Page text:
We saw how the CAT model of the self can be used to enhance the supervision process. Being able to recognise multiple self-states as they appear in parallel in the supervision group was the first essential element. How often do we find group members reflecting various parts of the client and their unbearable and unspoken pain? As the group becomes a ‘representation of the client’s multiplicity’ – or becomes a representation of the client’s restricted roles – the observing eye of the supervisor builds the strength of the therapist to speak and bear the unspeakable. By mapping the layers of enactment – client/therapist, therapist/supervisor, and parallel dynamics in the group – there can be collaboration within the whole group to arrive at a deep observation and naming of the process. It was new to me to think about a hierarchy of enactments within the supervision group: first, the supervisory relationship, then the therapist’s enactment with the client, followed by the development of the observing eye and sense of what is missing in the room.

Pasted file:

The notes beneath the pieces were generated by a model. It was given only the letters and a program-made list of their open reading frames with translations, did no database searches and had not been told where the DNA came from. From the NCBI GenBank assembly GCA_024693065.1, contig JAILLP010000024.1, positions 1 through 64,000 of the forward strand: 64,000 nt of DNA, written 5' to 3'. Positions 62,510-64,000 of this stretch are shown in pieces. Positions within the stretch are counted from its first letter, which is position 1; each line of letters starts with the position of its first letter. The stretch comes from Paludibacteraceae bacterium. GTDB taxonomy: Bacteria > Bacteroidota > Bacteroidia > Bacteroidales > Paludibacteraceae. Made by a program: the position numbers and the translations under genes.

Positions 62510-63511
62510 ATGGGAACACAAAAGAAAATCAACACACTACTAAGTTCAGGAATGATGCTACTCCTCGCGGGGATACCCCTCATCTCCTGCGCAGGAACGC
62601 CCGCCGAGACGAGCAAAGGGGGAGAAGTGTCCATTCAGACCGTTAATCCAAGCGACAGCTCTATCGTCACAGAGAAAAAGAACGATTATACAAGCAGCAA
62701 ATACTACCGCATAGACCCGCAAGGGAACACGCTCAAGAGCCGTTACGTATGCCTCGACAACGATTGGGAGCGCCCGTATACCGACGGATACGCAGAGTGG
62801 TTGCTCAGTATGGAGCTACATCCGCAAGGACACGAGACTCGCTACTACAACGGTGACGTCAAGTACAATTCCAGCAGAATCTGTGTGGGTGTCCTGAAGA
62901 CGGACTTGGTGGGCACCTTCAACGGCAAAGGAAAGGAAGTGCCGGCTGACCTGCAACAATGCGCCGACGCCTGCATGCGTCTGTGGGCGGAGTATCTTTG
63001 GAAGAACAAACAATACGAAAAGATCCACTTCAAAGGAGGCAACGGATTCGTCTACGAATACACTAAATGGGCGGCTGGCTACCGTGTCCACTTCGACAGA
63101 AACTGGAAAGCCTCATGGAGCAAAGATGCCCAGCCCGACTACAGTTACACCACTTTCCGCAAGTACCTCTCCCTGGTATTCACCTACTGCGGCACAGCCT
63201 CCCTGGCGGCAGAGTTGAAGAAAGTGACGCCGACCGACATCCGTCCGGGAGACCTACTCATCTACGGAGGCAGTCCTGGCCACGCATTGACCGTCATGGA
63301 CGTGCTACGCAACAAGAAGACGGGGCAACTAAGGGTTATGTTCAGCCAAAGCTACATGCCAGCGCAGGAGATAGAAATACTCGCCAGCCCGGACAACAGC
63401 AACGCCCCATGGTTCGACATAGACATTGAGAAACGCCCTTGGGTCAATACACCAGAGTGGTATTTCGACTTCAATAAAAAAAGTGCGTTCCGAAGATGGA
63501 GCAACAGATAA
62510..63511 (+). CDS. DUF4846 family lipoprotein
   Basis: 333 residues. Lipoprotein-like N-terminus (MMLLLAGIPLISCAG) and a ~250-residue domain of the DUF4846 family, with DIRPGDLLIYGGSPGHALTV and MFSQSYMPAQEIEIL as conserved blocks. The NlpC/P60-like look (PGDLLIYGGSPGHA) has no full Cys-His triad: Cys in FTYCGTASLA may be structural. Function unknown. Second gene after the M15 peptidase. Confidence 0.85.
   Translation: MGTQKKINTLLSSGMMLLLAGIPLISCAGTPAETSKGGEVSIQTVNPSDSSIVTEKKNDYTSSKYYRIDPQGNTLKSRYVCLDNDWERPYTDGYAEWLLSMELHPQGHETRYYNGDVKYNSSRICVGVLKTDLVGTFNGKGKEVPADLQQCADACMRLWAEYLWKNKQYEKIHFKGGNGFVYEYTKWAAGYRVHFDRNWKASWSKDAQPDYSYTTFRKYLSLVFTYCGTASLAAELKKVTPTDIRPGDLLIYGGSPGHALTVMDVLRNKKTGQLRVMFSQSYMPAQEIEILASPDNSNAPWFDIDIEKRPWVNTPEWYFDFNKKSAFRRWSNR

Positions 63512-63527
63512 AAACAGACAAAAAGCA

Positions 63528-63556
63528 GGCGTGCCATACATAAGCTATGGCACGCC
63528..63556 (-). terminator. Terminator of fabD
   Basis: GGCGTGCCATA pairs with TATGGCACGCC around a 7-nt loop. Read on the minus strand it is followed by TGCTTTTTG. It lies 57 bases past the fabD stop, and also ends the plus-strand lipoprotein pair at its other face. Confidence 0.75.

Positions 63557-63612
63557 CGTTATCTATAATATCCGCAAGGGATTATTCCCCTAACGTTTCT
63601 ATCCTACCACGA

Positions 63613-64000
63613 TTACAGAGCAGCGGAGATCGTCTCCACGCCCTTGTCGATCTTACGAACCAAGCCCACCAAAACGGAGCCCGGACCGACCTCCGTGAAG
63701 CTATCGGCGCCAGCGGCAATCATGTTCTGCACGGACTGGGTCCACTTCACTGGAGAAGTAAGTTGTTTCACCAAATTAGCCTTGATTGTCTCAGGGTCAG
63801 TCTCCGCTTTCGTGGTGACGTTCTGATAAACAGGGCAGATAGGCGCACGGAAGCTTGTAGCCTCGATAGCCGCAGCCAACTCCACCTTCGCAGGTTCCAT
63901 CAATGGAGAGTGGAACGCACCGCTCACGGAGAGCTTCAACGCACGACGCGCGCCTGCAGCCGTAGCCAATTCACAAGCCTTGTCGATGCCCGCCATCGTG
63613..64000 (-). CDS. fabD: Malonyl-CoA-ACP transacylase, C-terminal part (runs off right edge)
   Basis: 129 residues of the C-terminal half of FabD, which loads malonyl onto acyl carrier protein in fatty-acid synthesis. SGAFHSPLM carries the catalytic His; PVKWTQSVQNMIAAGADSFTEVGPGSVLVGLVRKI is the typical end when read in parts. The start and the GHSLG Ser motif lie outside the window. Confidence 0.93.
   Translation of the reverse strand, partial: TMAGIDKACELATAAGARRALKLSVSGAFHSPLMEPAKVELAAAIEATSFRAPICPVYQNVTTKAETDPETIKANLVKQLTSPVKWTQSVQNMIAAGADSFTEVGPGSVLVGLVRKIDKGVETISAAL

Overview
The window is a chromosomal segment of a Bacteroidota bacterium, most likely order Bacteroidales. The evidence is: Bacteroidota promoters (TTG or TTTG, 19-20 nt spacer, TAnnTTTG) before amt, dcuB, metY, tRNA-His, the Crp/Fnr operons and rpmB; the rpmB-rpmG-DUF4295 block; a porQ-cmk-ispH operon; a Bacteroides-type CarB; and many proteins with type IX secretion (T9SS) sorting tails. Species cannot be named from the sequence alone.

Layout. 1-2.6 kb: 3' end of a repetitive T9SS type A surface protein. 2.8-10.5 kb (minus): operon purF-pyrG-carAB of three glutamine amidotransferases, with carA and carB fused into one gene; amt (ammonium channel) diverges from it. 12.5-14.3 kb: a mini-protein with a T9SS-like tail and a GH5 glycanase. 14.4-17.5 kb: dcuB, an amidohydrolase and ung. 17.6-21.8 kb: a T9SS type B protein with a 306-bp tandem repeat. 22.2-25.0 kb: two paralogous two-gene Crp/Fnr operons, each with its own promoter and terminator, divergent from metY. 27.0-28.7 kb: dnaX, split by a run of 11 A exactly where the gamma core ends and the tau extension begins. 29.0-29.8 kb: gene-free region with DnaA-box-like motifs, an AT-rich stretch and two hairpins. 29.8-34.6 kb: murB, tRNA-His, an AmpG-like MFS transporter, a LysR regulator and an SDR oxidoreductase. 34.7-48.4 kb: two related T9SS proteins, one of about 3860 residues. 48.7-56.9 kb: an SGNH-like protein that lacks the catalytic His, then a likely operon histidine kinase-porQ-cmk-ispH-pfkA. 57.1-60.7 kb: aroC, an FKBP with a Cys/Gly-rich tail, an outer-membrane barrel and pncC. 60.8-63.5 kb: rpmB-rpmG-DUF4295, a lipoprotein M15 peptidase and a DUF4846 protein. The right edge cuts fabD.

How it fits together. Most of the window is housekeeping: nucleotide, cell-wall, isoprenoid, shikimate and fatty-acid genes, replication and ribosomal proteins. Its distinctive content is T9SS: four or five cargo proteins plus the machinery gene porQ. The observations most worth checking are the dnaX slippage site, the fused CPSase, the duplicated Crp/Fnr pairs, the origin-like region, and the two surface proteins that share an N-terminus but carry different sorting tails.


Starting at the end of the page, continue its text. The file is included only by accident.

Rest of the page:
In our experiential work, we were invited to reflect on our own personal history with supervision – both as supervisor and supervisee. This was astonishingly powerful and brought us in touch with the impact of past supervisory relationships and how these have shaped us. Over the years, each of us will have experienced a range of things from warm support, differing supervision styles, boundary issues, to abuse and trauma - within supervision. It proved to be very important and thought-provoking to recognise that this is all part of the baggage we carry as supervisors.

We got a lot of fun from the game where we had to write our ‘unspeakable questions’ anonymously on pieces of paper, and put them in a dish on the floor. These were the kind of questions that supervisors are meant to know the answers to, but which maybe feel too basic or embarrassing to ask – but we all need to ask them! Much enjoyment was had from reading them at random and generating possible answers, and many of them were too knotty to come up with anything approaching a definitive answer - so a really valuable exercise.